New research suggests that whereas mothers who are more supportive of their children's negative emotions rate their children as being more socially skilled, these same children appear less socially adjusted when rated by teachers. Specifically, mothers' supportive reactions predicted fewer socioemotional skills and more problem behaviors, according to children's third-grade teachers.
These contrasting patterns suggest a potential downside to mothers' supportiveness of children's negative emotions for third-grade children's social adjustment in school.
"It's not clear if the parents are causing these problems by hovering or providing too much support when less support is needed, if the parents are rightfully providing more support because their children are experiencing these social and emotional problems, or if the children are exhibiting very different emotional and social behaviors at home than they are at school," said Dr. Vanessa Castro, co-author of the Social Development study.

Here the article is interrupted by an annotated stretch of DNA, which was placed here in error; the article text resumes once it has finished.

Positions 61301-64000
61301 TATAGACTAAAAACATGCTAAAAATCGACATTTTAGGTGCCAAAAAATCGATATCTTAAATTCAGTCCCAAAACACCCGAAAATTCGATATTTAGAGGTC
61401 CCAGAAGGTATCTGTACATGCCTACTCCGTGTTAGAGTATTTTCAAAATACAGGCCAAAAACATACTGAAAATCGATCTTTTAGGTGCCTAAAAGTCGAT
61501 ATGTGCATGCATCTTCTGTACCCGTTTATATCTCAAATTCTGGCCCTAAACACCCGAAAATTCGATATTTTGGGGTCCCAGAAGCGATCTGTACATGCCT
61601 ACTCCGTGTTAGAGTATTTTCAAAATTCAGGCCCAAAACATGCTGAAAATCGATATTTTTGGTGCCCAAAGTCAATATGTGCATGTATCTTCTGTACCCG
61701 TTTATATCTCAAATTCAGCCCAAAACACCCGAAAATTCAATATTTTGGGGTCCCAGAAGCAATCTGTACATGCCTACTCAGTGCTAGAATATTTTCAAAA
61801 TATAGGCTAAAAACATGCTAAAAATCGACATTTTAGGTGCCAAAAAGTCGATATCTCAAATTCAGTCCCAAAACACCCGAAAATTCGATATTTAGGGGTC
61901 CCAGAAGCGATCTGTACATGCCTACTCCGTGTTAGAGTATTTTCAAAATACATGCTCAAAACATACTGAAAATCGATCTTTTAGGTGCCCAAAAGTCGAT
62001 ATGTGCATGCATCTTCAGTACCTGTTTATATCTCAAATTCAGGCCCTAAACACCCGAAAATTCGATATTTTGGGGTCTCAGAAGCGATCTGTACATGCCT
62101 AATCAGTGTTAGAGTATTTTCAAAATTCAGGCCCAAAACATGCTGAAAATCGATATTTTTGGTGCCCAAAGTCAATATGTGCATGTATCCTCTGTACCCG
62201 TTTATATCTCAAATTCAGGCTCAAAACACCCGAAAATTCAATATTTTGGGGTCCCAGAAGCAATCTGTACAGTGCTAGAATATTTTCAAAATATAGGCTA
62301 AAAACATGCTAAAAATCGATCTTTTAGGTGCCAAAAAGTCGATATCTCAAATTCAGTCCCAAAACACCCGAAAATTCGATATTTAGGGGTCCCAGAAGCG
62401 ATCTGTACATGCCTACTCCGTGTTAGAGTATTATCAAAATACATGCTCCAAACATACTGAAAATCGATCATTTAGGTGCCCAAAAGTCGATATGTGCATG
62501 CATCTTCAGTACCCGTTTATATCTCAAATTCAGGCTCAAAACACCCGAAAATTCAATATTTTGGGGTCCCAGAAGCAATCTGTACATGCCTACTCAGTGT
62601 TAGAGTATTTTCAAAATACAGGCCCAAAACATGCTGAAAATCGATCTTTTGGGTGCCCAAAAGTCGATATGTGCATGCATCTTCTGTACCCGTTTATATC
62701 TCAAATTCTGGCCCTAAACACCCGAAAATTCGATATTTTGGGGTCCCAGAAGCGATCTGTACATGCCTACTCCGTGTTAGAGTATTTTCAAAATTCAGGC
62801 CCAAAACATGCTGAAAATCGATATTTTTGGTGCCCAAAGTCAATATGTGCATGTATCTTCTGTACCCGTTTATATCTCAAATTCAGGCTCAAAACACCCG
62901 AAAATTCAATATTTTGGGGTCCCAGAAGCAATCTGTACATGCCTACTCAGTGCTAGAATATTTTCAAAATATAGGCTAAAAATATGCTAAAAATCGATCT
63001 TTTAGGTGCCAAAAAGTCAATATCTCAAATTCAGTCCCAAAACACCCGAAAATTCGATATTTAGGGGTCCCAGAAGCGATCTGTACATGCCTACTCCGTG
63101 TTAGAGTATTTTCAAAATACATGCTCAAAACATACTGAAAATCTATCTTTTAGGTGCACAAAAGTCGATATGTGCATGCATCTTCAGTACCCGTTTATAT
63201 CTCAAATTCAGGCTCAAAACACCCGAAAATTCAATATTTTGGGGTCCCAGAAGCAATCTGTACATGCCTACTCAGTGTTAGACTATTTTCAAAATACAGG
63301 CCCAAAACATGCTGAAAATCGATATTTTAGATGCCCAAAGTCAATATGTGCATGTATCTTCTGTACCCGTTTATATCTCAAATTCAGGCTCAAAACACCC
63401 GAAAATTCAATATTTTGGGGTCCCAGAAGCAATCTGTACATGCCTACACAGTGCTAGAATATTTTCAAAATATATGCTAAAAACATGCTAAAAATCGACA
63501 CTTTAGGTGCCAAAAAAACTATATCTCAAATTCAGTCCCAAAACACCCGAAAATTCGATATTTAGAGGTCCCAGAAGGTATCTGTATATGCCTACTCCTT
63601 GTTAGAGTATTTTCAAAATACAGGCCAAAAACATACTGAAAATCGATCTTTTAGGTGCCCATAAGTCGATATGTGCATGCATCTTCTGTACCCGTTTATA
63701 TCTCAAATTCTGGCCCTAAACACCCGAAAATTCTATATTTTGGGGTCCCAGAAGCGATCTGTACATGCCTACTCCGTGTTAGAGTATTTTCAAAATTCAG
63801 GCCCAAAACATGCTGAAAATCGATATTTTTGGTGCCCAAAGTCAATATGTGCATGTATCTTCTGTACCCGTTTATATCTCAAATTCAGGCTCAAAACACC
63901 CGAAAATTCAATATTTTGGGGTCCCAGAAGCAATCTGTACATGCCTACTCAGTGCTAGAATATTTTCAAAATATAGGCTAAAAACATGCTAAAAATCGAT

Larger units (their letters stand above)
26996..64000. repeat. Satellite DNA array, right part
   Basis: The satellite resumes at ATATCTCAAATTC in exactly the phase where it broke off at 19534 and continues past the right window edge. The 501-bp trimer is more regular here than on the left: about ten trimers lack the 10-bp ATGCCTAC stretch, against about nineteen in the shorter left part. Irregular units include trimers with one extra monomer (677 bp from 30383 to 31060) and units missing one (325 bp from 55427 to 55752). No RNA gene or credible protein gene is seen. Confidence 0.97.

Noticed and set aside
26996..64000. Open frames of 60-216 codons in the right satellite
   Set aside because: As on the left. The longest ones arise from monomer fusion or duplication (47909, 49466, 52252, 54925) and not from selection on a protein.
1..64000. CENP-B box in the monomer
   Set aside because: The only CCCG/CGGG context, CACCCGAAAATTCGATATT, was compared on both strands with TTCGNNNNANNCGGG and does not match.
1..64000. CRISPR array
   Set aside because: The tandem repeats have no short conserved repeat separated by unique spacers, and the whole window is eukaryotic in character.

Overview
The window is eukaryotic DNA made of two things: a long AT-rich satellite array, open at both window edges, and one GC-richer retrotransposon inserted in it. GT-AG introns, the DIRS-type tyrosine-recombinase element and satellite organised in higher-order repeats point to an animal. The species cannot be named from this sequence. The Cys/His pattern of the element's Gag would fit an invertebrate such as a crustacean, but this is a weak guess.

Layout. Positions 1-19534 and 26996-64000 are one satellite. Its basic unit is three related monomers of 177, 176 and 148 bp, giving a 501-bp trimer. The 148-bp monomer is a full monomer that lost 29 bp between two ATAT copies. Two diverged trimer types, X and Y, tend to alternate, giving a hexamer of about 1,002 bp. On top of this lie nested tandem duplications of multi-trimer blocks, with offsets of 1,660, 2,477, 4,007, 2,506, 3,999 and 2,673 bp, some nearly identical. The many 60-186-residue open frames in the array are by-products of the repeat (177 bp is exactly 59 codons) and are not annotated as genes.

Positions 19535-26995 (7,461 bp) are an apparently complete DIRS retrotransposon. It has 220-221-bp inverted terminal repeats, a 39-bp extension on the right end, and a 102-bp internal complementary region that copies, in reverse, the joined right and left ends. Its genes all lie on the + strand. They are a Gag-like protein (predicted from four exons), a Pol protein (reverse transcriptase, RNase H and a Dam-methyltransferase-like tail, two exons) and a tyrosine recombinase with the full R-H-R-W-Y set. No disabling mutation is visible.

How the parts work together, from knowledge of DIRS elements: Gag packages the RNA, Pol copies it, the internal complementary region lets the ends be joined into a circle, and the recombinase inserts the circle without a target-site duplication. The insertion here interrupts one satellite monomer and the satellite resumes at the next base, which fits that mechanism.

The findings suggest that is may be helpful for parents to consider other strategies to guide their children to develop their own skills in emotion regulation and social interaction.